At the Brooklyn Historical Society’s exhibition, the cartes de visite are stacked into rows and hung from the ceiling. Like postcards (the term’s literal translation is “traveling card”), studio stamps and handwritten notes can be seen on the backside of each. Boy in Apron, as the photograph is now titled, is displayed alongside photographs of Union soldiers in full regalia, who stand with Napoleonic flare; white women and children in high-collared gowns; and a popular image of President Lincoln reading with his young son, Tad. At the time, images of celebrities and politicians were mass-produced and sold, designed to be slipped into the pockets of a newly fashionable object: the photo album. The result was a collective practice that subtly emphasized nationalistic notions of the expansive American family, headed by the president and protected by the soldiers.1 In this popular context of fervent collecting, the almost total absence of African-American faces is glaring.

A collection of letters, written by Civil War soldiers to their families back home in Brooklyn, completes the exhibition. Some are displayed in their original form, and a few can be heard in two small audio corners. For the recordings, three contemporary veterans of the Iraq and Afghanistan wars were asked to read a selection of letters. Their voices, raspy and stoic, pierce through the crowded, third-floor room of Civil War paraphernalia, alluding to an uncomfortable continuity of American military force.

In the letters, too, the racial disparity is astounding. The sole letter penned by an African-American soldier included in the exhibition had to be borrowed from the Rubenstein Rare Book and Manuscript Library at Duke University—not a single letter could be found in a neighboring institution. In the letter, Edgar Dinsmore, a soldier with the Massachusetts 54th Infantry, writes with tender caution to Carrie Drayton, a woman living in Brooklyn. Dinsmore began his correspondence with Ms. Drayton after placing an ad in a newspaper as a soldier seeking a pen pal. Dinsmore wrote in 1865, “When Rebellion is crushed who will be more proud than I to say ‘I was one of the first of the despised race to leave the free North with rifle on my shoulder and give the lie to the old story that the black man will not fight.’” Ms. Drayton’s responses to Dinsmore have since been lost.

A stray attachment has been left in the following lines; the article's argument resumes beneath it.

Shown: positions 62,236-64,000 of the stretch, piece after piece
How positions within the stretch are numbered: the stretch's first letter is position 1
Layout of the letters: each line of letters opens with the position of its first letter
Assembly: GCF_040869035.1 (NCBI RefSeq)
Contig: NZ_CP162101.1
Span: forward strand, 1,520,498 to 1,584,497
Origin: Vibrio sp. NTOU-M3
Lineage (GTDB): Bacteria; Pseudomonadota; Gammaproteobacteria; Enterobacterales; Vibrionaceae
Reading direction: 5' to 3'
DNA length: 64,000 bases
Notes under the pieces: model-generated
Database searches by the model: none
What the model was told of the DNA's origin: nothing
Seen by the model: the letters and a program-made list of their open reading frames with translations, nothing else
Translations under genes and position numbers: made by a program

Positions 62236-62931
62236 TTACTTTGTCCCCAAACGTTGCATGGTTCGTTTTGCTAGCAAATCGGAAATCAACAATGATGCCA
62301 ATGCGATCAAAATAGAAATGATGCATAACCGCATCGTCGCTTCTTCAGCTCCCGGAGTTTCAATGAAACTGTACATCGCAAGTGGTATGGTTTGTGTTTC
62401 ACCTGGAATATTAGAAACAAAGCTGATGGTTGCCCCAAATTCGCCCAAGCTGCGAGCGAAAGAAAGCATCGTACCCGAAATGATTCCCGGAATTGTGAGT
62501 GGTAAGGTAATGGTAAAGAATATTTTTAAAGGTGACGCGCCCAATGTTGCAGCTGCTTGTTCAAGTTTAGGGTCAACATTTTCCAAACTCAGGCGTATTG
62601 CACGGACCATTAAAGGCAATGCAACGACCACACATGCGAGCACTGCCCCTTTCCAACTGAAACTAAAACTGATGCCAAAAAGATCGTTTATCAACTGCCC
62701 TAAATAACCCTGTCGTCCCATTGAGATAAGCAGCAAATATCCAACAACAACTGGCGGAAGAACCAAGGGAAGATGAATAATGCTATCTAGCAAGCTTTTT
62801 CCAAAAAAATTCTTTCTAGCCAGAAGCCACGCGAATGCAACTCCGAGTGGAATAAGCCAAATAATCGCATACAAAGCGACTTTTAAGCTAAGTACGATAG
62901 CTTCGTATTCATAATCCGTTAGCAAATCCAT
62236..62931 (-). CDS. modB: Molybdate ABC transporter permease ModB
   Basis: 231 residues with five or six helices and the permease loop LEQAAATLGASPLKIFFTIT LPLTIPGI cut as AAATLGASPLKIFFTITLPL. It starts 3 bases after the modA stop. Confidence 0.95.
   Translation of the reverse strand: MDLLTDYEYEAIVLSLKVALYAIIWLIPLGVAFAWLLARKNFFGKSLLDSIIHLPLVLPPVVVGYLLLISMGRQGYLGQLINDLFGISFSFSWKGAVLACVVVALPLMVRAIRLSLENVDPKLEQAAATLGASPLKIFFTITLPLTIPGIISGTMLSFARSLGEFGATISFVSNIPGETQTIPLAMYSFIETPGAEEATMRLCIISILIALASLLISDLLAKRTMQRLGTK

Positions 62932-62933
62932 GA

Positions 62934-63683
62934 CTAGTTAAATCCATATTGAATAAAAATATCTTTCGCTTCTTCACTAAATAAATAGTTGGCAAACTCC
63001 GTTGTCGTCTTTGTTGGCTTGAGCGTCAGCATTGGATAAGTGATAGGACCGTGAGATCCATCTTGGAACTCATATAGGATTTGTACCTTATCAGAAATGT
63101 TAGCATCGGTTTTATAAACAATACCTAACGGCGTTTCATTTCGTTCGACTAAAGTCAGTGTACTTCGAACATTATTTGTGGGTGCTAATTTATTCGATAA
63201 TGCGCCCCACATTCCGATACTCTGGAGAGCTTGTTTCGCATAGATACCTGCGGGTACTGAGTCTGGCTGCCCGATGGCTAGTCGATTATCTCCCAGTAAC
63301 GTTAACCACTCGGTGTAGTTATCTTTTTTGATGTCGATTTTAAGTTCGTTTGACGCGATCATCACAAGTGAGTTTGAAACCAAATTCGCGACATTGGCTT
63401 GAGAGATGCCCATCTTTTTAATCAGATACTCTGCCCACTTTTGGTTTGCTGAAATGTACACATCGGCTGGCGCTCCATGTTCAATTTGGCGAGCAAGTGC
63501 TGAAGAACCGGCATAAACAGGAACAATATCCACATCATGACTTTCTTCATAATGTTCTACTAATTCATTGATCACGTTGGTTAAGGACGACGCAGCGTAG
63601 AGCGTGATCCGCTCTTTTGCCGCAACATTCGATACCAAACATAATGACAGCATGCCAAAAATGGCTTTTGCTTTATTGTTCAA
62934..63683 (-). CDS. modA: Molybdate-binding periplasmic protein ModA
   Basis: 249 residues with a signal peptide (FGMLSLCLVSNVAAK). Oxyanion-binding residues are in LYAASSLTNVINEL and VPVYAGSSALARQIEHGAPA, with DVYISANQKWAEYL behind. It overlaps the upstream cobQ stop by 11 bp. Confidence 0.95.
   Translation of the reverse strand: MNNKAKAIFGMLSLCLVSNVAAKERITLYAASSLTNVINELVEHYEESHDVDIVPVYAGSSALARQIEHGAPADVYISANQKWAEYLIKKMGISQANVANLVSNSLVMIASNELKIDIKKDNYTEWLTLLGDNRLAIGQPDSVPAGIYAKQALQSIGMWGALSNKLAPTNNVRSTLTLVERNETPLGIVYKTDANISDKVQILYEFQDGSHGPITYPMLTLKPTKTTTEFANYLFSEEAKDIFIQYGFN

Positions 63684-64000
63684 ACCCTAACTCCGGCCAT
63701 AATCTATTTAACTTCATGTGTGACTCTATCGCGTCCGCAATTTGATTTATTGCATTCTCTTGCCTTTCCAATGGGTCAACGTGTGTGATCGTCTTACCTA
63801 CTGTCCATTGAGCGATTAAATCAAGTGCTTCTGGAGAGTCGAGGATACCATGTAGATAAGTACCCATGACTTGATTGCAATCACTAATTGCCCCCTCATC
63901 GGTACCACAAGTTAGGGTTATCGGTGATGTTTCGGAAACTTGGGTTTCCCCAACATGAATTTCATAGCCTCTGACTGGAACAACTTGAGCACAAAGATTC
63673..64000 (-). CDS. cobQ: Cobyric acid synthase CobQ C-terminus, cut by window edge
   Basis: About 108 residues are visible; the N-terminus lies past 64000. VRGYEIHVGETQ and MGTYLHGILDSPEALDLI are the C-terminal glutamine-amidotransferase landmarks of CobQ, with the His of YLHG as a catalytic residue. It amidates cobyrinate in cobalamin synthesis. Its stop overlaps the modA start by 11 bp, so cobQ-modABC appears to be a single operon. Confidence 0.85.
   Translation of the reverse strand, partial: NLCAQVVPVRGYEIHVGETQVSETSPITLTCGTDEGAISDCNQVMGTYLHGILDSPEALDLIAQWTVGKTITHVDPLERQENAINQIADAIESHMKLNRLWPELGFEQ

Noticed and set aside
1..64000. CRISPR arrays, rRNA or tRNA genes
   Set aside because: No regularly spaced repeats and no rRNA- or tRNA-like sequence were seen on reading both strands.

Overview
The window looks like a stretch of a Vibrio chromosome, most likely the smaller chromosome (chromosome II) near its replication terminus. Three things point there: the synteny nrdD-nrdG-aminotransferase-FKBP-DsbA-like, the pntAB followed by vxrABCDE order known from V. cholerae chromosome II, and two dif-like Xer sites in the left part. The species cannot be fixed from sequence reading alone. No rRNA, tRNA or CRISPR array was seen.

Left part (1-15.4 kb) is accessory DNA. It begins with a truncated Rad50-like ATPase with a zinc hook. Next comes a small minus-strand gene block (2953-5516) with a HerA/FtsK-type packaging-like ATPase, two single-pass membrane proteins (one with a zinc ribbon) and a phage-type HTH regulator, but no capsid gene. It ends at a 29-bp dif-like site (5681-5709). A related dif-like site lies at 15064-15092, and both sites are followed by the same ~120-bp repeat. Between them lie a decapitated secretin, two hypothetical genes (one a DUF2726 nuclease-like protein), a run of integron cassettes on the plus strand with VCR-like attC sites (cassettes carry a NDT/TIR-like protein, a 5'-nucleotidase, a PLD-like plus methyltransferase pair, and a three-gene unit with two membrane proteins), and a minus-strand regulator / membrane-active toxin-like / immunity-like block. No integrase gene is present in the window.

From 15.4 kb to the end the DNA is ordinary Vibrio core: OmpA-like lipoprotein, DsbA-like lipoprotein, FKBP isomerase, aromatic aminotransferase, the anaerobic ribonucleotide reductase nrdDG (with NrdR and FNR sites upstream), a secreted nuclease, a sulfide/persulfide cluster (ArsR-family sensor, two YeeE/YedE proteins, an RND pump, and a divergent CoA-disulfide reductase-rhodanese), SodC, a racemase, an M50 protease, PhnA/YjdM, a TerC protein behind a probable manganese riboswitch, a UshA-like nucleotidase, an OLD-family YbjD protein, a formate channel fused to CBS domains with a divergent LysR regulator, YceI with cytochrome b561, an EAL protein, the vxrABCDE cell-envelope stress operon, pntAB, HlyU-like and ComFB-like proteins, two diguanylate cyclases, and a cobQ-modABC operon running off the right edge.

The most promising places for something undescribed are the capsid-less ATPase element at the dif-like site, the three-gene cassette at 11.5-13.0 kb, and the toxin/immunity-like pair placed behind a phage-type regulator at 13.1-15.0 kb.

Today the Civil War is taught as a conflict fought within definitive dates, illustrated through the iconic photographs of Matthew Brady’s Studio—bodies strewn across pastoral landscapes. (Aside from a few wall reproductions, these photographs are absent here.) Personal Correspondents is not about war photography in the traditional sense, but about the War’s continued reverberations as filtered through our institutions and into the streets. Central to the exhibition is the attempt to collapse the expanse of time between 1860s America and our own, an effort that increasingly feels like an imperative. The tragedies of Ferguson and Baltimore and Charleston et al. continue to fracture and polarize, and it is as if the same domestic battles have spilled through the centuries into the present. This small exhibition is a reminder that such exclusionary practices have actively shaped the country’s collective portrait for centuries.

  1. See Andrea L. Volpe’s extensive research on the subject, summarized in “The Cartes de Visite Craze,” New York Times, August 6, 2013.


Sara Christoph

Sara Christoph is a former Managing Director of the Brooklyn Rail.


The Brooklyn Rail

SEPT 2015